“Mom Told Me You Are a Hero”

    -Constance Gibbons

Connie Book

            Who didn’t like to use crayons and a coloring book as a child?  I remember spending hours trying to use my box of many colored crayons to make the pages of my special book alive with various shades of whatever I thought the picture called for at the time. It never seemed to matter what the theme of the coloring book was about. The important thing was the simple act of making something of my own creation entertaining and exciting. When I was sad it took my mind off my childhood troubles… which sometimes were pretty significant for a young mind to understand. When I was tired, it gave me a way to stay occupied and calm.

VA 2

It has been a long time since I’ve thought about the benefits of my early years of coloring. Then a friend told me about a children’s book she was writing to help young individuals process the reality of a parent serving in the military. What made this particular project so interesting was that it included a coloring book with crayons that went along with the original book.  Gosh, I only wish I had thought of such a brilliant way to reach young minds dealing with the unique situation of having their moms or dads away for long periods of time and sometimes on numerous deployments.

The title of the book is Mom Told Me You Are a Hero by author, Constance Gibbons. There is a hard copy edition along with a coloring book with the same text. In my work, constantly studying brain development and the importance of early literacy, having both options is brilliant.  The child can have the hard copy read to him/her, and then have the opportunity to color the pictures exactly as he/she desires. By doing the coloring, the child will be looking at some of the words in the text. The words explain the complex topic of war, yet, not in a scary manner. It describes how veterans come in all ages, sizes, shapes, colors, and genders. There are even examples of injuries a veteran may endure.  It is very well written at an appropriate developmental level for children two years and above.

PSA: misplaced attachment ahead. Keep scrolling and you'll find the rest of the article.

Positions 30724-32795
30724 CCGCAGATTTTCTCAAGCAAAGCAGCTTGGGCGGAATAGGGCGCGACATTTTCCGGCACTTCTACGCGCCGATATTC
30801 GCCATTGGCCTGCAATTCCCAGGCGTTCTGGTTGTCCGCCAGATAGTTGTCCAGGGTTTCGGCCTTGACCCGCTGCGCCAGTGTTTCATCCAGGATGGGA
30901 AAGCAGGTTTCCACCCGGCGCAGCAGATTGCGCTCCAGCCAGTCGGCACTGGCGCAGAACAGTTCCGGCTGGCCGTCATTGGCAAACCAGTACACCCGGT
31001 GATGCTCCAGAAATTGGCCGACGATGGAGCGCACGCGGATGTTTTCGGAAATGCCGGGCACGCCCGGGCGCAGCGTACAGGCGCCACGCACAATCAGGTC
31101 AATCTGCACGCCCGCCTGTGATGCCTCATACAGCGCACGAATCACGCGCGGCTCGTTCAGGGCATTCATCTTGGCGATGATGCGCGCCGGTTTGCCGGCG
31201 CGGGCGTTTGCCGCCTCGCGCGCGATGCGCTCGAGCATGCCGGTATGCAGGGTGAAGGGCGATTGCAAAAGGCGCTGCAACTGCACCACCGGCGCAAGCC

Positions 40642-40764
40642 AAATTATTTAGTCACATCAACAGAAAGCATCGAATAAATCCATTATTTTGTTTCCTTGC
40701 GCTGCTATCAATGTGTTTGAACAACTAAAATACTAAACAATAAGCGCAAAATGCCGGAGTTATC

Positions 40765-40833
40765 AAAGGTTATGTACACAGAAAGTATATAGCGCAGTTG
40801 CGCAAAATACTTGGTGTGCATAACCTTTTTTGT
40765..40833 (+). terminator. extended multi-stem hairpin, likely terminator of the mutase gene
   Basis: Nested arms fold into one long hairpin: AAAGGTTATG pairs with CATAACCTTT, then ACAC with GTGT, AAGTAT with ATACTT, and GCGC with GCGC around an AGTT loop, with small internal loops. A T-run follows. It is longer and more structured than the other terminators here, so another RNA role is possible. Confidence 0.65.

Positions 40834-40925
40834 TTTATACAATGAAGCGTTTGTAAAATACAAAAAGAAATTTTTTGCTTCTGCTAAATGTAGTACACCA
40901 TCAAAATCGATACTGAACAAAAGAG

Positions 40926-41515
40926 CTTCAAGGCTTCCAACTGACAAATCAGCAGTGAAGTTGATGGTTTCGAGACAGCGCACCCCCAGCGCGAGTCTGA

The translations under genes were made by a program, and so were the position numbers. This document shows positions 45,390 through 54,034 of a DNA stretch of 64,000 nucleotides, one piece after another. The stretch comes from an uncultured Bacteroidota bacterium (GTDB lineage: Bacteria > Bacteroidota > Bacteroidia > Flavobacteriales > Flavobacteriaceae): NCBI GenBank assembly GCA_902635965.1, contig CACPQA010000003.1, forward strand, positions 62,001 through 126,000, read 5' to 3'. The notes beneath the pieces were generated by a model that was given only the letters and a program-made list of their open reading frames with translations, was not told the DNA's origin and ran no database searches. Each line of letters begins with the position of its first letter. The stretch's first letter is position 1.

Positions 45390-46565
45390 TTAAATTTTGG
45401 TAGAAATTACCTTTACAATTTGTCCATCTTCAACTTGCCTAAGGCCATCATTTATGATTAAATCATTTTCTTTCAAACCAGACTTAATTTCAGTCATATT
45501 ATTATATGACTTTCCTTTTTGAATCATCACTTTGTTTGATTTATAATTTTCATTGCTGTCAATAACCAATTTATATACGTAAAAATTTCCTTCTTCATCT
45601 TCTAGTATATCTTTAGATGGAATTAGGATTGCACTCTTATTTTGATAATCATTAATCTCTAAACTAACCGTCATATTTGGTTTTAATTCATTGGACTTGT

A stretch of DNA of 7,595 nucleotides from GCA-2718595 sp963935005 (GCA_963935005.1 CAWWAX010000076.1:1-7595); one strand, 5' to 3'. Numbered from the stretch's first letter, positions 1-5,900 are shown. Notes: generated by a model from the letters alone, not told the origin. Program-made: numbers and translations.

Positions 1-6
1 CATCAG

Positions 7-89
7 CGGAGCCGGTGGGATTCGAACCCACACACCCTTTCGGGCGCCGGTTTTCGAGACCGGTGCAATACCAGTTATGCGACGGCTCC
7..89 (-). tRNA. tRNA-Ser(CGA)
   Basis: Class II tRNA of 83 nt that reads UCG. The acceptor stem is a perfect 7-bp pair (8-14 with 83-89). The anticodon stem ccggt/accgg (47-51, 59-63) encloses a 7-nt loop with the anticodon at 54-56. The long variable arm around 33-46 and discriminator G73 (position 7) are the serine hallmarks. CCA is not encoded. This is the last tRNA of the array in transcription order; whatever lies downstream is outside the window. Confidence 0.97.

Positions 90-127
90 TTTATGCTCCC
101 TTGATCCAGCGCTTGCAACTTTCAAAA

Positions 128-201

If you would like more information about these delightful and helpful books you may contact the author at cogconnexion@gmail.com


by Janet J. Seahorn, Ph.D


I saw God today. He appeared in many forms and shapes. Some were tall with crippled arms and legs. Some were young with broken hearts and tangled minds. One was weathered with a long, white-bearded, grizzly face. Amazing how God changes and morphs into such diverse appearances. Yet, each face had eyes that seemed to explain wisdom, pain, and hope.

As with such celestial beings, God tends to surround himself with legions of angels. They support, guide, and maintain an environment of light and joy. You see, God cannot do all the tasks he has to accomplish without some assistance.